Naw, don't even try. It's already sold out. The no-doubt sober and unhysterical environmental group For the Forest, among others, is sponsoring the event. Here's their
Symposium OverviewDon't worry. These questions are merely a rhetorical device. They have all the answers. Read the whole thing or For the Forest will creep into your bedroom as you sleep and place a mountain pine beetle in your ear, where it will sit for a while, confused, then crawl away to find a mountain pine to eat.
Across the American West, forests are imperiled. Recent studies reveal that the death rate of the West’s old growth forests has doubled, that dying forests in British Columbia are releasing 990 megatons of CO2 into the atmosphere, and that the western wildfire season is 78 days longer now than two decades ago. Some scientists now predict the loss within this century of half the West’s old growth forests.
What’s going on with our forests – and what’s the connection to climate change? What happens when forests change from carbon sinks to carbon sources? How do warmer temperatures affect forests, and does increased forest mortality feed back into climate change? Are forest ecosystem changes affecting the intensity of wildfires? Do tipping points exist that could accelerate the rate of change? And will our grandchildren enjoy the same healthy forests across the West that we have taken for granted?
Update: Night Gallery: "The Caterpillar." Part one of four.
Update II: BBC Radio 4 will air a piece Thursday exploring why your average gink-on-the-street isn't as frightened about "climate change" as they are, and how to make him so:
Something strange is happening to the climate - the climate of opinion. On the one hand, scientists are forecasting terrible changes to the planet, and to us. On the other, most of us don't seem that bothered, even though the government keeps telling us we ought to be. Even climate scientists and environmental campaigners find it hard to stop themselves taking holidays in long haul destinations.Update 2/13/11: Listened to the show. How original. It's the messaging, not the (self-evident) message.
So why the gap between what the science says, and what we feel and do? In this programme Jolyon Jenkins investigates the psychology of climate change. Have environmentalists and the government been putting out messages that are actually counterproductive? Might trying to scare people into action actually be causing them to consume more? Are images of polar bears actually damaging to the environmentalists' case because they alienate people who don't think of themselves as environmentalists - and make climate change seem like a problem that's a long way off and doesn't have much relevance to normal life? Does the message that there are "simple and painless" steps we can take to reduce our carbon footprint (like unplugging your phone charger) unintentionally cause people to think that the problem can't be that serious if the answers are so trivial?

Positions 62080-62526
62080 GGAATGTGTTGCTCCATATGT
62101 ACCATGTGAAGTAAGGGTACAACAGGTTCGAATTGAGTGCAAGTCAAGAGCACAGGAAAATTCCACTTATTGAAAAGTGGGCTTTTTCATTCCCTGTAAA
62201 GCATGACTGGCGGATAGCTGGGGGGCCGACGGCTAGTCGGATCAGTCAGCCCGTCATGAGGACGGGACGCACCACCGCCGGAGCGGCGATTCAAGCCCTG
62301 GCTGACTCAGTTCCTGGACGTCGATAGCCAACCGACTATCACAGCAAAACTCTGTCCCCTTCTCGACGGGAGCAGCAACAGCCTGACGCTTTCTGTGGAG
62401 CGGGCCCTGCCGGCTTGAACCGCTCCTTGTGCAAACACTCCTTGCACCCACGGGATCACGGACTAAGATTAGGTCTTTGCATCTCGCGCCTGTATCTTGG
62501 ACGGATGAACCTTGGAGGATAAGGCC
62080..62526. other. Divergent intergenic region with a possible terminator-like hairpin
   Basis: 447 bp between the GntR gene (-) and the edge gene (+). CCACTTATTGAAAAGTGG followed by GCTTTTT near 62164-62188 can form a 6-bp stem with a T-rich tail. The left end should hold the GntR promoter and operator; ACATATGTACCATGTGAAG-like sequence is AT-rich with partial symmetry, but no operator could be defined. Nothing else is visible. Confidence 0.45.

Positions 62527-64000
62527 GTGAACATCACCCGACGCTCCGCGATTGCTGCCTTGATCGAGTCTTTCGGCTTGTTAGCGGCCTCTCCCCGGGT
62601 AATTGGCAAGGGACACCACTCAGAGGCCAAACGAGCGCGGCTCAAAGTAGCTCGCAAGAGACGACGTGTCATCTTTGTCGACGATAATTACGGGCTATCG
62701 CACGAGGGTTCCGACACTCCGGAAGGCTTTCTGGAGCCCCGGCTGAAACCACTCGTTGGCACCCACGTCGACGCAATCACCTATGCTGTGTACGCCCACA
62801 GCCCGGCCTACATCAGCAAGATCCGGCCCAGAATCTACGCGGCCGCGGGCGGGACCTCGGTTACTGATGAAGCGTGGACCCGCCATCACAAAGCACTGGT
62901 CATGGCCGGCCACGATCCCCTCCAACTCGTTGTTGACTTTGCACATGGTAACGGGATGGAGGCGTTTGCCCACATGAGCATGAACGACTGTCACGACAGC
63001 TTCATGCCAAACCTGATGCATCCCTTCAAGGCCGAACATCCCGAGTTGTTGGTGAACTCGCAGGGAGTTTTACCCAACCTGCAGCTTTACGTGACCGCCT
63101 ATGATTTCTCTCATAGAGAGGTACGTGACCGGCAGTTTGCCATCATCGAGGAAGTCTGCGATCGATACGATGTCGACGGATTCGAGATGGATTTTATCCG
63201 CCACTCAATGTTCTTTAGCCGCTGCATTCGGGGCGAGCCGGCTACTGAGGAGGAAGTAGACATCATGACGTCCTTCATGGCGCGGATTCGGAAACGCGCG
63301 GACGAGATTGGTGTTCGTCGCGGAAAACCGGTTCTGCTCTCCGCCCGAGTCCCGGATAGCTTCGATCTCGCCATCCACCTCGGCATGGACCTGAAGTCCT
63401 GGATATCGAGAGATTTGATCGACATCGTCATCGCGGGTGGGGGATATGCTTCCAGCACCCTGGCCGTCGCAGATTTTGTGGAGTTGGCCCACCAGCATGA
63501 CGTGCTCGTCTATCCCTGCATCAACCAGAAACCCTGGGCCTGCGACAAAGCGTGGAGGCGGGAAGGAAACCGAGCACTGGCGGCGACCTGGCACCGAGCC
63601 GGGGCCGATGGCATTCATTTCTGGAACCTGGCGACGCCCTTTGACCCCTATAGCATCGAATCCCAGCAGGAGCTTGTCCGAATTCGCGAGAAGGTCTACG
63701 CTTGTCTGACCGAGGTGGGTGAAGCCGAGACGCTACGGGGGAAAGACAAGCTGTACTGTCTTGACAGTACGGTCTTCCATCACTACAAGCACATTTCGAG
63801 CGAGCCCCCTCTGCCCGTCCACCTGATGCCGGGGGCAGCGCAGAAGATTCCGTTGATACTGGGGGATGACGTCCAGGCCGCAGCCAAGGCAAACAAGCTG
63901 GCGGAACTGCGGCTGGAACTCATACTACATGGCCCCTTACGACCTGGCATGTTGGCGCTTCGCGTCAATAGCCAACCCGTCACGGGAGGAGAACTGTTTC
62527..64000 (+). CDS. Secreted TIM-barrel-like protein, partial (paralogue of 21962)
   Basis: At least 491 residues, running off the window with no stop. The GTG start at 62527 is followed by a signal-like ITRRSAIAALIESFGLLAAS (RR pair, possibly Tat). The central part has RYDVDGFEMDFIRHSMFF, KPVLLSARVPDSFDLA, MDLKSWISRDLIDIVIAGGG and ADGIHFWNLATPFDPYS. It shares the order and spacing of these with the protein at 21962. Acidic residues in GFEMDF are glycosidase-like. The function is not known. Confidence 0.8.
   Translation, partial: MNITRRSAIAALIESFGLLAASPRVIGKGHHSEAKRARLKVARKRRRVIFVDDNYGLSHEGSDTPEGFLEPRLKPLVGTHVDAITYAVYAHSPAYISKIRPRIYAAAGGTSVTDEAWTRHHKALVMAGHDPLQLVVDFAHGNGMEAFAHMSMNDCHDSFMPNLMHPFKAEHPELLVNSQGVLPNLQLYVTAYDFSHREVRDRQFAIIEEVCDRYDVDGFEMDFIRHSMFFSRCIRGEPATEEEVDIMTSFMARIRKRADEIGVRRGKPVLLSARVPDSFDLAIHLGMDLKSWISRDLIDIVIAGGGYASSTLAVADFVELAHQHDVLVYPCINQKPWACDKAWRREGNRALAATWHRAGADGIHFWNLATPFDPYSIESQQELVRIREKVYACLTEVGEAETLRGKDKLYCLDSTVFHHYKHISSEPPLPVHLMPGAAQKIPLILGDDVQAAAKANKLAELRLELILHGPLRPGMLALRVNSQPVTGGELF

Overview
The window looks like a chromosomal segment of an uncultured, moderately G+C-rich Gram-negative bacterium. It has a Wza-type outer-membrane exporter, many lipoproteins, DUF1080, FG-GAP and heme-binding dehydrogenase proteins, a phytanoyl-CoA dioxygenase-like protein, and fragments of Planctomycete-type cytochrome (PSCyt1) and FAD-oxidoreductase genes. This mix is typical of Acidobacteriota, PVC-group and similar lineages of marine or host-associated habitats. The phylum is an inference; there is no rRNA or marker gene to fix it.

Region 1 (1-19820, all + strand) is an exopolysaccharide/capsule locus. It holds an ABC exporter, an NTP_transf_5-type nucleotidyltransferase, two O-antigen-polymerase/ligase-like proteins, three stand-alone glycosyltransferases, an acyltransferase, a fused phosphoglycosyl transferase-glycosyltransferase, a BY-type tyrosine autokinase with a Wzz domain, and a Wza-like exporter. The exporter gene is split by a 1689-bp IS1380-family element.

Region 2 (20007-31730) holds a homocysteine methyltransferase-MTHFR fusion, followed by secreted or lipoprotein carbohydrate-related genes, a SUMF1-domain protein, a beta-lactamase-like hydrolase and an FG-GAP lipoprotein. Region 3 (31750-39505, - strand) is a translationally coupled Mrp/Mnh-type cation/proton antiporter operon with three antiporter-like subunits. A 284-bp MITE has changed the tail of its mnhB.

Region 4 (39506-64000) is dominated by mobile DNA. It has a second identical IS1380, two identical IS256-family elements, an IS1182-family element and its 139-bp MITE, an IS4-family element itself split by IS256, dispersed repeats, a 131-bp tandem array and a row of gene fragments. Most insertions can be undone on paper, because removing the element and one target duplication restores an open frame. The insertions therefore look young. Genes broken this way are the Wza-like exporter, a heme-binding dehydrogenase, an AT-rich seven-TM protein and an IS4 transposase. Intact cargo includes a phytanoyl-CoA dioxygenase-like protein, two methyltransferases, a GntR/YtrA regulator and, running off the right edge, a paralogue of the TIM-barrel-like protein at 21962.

Heh. Wonder if Wart still opens his speeches by sending greetings from the "still-caged" Peltier.
(via Newspaper Rock, "Where Native America meets pop culture")
Monday, February 07, 2011
The Amazon “Product Description” gives a few more clues about what Sheehi’s book is about, and why the preface and foreword authors were chosen:So, if I'm counting right, that's three forewords and a book chapter Wart has done since his lawsuit was tried. I'm guessing those are the "four books" he was writing and from which, he once complained, he was so untimely ripp'd by the trial.Using “Operation Desert Storm” as a watershed moment, Stephen Sheehi examines the increased mainstreaming of Muslim-baiting rhetoric and explicitly racist legislation, police surveillance, witch-trials and discriminatory policies towards Muslims in North America and abroad. The book focuses on the various genres and modalities of Islamophobia from the works of rogue academics to the commentary by mainstream journalists, to campaigns by political hacks and special interest groups. [lotsa text cropped] Sheehi, therefore, concludes that Muslim and Arab-hating emanate from all corners of the American political and cultural spectrum, serving poignant ideological functions in the age of economic, cultural and political globalization. Mumia Abu Jamal’s elegant Preface and Ward Churchil’s powerful Foreword further contextualize and foreground Sheehi’s seminal contribution.
Update: The WSJ blog Ideas Market noticed too.
Wednesday, February 02, 2011
Tuesday, February 01, 2011
For some reason this reminds me of the winters in central Illinois in the latish 70s when I still lived out there. Bitter cold, high winds, lots of snow. Around midnight on such nights I liked nothing better than to get in my ' 74 Dodge Dart (5.2 liter V8 318) drive out in the country and buck snowdrifts.
That car was something. Not counting the engine it probably weighed about seven pounds. And it flew. Literally, when you hit a two-foot drift across the road at 50 miles an hour.
But I was prepared for disaster. Warm clothes, beer, sleeping bag, beer, book, flashlight, beer. . .
Once, disaster struck. Boom, over a snowdrift, sqweeeee! right off the road and into the ditch. The front end of the car was buried up to the windshield. Oh, well. Snuggle, burp, book (probably, God h'ep me, Zen and the Art of Motorcycle Maintenance), snort, bwee-bwee-bwee-bwee.
Woke up to bright sunshine and a farmer clearing his driveway with a front-end loader. Hook up a chain, pop! and putting home.
Sorry, random memory trace. So, have you been watching Pawn Stars? I just got hooked. That Corey is a gigantic sack of crap, isn't he?
Update: The pirate with the slant-six parrot has several good Wart posts (I've been kind of out of it), including this one via Westword (and the Wart-laving Michael Roberts) featuring both Wart and his little crap-dog Benjie lying to the end. Benjie actually claims (again) that CU didn't get rid of him because of his filthy, slanderous, now-disappeared blogs, and that he didn't want to teach anymore, anyhow. Yeah, sure.